Protection and Responsibility: An Analysis of US Foreign Policy to Prevent Mass Atrocities
In August 2011, President Obama declared that the prevention of genocide and mass atrocities was “a core national security interest and a core moral responsibility of the United States.” His administration claims to be devoting far greater attention to this issue than its predecessors, notably by establishing an Atrocities Prevention Board at the White House, which began meeting in April 2012. In contrast to other priorities of the Obama administration, this agenda has only received scant attention in Germany so far – even though the debate about implementing the responsibility to protect has grown louder as well as more specific, as several German political parties and the federal government have begun to develop formal positions on the responsibility to protect. At least one party, the Greens, went as far as to demand the establishment of a new German inter-agency mechanism comparable to the Atrocities Prevention Board.
This study, commissioned by the Heinrich Böll Foundation and published in German, aims to inform German policymakers on the efforts on mass atrocity prevention undertaken by the first Obama Administration.
In its first part, the study provides an analysis of White House efforts in 2009 – 2012 to improve the administration’s ability to prevent mass atrocities. It examines how the prevention of mass atrocities became a key topic in the Obama administration and recounts the institutional reforms that were led by the White House. Next to establishing the interagency Atrocities Prevention Board, the administration’s reforms included the integration of mass atrocity prevention as a specific goal into its strategic documents, the inclusion of risk factors for atrocities into the regular reporting of US intelligence services, specific training for US diplomatic staff and the development of new sanctions. The authors conclude that the Obama administration invested considerable time and effort into improving the administration’s capacities to prevention mass atrocities. It is too early to know, however, whether the implemented changes will persist beyond the second Obama administration.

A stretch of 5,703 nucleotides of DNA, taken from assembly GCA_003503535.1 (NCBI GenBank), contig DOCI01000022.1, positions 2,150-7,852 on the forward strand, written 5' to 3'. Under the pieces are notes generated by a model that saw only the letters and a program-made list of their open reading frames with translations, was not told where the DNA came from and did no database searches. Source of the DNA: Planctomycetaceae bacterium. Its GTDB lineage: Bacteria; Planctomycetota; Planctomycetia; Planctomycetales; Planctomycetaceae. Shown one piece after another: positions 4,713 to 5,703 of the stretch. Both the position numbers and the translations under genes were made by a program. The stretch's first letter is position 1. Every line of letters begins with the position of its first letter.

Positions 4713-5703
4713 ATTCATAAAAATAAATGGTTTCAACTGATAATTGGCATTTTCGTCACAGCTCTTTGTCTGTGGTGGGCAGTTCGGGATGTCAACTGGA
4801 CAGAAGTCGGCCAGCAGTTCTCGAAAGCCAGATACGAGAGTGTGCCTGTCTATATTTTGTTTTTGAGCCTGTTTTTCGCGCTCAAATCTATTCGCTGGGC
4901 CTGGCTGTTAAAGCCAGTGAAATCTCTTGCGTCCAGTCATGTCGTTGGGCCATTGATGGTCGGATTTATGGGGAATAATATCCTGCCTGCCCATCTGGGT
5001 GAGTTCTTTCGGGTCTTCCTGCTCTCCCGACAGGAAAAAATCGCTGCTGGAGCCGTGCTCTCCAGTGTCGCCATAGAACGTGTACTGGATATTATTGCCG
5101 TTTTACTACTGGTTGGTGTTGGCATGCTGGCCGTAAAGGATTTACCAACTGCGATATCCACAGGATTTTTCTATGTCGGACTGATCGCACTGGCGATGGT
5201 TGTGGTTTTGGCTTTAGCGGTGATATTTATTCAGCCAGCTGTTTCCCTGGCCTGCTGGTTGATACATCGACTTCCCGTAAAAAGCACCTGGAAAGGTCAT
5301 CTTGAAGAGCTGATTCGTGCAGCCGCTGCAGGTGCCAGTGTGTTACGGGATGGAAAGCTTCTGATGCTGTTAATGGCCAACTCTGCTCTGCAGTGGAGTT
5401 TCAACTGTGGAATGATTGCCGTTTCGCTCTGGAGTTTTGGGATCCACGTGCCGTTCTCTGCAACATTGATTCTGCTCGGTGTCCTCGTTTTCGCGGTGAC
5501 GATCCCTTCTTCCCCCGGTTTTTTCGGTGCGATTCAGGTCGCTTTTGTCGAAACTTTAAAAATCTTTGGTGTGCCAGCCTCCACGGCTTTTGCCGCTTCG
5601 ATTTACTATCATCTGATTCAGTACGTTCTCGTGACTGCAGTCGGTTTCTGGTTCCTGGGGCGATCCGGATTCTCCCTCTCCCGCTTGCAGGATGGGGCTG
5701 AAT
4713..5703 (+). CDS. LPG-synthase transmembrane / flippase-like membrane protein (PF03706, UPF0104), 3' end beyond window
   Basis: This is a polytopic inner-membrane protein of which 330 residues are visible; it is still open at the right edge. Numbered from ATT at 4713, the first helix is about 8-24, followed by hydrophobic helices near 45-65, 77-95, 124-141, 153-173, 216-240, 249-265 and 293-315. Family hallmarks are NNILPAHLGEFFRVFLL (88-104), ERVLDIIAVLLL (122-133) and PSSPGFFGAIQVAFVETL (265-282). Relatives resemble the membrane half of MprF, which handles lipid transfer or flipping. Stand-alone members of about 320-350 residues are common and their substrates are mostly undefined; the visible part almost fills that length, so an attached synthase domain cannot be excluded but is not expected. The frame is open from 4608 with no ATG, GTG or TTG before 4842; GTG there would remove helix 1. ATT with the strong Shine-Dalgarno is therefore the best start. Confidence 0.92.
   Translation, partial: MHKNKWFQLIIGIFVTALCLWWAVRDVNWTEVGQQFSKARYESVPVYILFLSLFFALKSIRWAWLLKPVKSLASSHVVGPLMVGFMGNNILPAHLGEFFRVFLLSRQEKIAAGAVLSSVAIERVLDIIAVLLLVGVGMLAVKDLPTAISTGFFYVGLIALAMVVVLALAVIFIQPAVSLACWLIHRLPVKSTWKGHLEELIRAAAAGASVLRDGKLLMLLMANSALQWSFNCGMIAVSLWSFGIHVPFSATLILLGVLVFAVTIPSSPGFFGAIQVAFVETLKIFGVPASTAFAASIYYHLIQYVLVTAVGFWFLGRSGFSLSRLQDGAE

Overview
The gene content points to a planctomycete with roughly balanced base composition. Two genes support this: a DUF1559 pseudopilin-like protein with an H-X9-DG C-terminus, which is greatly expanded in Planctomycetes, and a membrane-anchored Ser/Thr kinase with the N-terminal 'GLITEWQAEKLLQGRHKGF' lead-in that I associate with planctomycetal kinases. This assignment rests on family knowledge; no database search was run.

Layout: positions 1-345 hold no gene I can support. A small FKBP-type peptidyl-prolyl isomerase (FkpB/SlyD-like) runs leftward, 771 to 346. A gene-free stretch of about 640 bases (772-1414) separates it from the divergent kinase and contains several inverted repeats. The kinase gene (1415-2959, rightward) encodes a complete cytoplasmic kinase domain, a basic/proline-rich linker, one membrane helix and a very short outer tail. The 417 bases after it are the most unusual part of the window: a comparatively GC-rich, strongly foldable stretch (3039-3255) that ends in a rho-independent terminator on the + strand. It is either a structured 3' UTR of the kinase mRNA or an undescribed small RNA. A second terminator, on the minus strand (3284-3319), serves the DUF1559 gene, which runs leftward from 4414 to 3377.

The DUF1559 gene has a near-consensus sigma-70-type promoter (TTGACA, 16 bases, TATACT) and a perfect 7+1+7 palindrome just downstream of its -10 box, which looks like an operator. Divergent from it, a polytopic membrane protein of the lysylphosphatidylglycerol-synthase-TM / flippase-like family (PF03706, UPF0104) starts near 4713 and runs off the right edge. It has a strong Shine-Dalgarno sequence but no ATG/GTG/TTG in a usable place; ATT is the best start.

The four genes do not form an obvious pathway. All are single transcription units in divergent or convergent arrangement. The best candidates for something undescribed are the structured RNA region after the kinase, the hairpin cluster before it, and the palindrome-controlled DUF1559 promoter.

A second part of the study examines to what extent the rhetoric and institutional innovations in Washington were relevant for specific situations of looming or ongoing mass atrocities. Examples from Sri Lanka, Sudan, Kenya, Kyrgyzstan, DR Congo, Libya, Syria and the efforts against the Lord’s Resistance Army result in a mixed picture. For all these cases, the authors found evidence of priority attention on the part of President Obama. In all of these cases the president himself was involved in person or on the phone. From diplomatic pressure on Kenyan leaders to military intervention in Libya, US policymakers in all cases pursued a range of measures to address potential or ongoing atrocities. Despite these efforts, as the analysis of the administration’s policies towards Sudan and DRC illustrate, only a few cases demonstrate a step change in comparison to previous US governments.
Nonetheless, the authors conclude that US expectations of German contributions to mass atrocity prevention are likely to increase. While military interventions such as in Libya will remain the exception, Germany will increasingly be faced with the question as to how it is contributing to the prevention of atrocities – from more effective sanctions to a larger contribution to UN peace operations. Beyond alliance politics, German policymakers who demand the implementation of the responsibility to protect can learn from the US experience.
Drawing on their analysis of the US efforts so far, the authors provide recommendations for the German government, the Bundestag and civil society on how to improve German, European and multilateral capacity to prevent genocide and other mass atrocities. The authors highlight the fact that the US efforts were built on a broad coalition of civil society organizations and congressional support across the political spectrum. Any reforms and institutional changes in Germany will have to be accompanied by an increased public debate on the country’s role in preventing mass atrocities. Among other measures, the authors recommend the inclusion of the prevention of the worst human rights violations in the next coalition agreement of the German government, because the most critical ingredient for increased efforts on this agenda is political leadership on the highest level. Further suggested measures include the mainstreaming of mass atrocity prevention efforts across the government and an assessment of existing instruments and processes in Germany.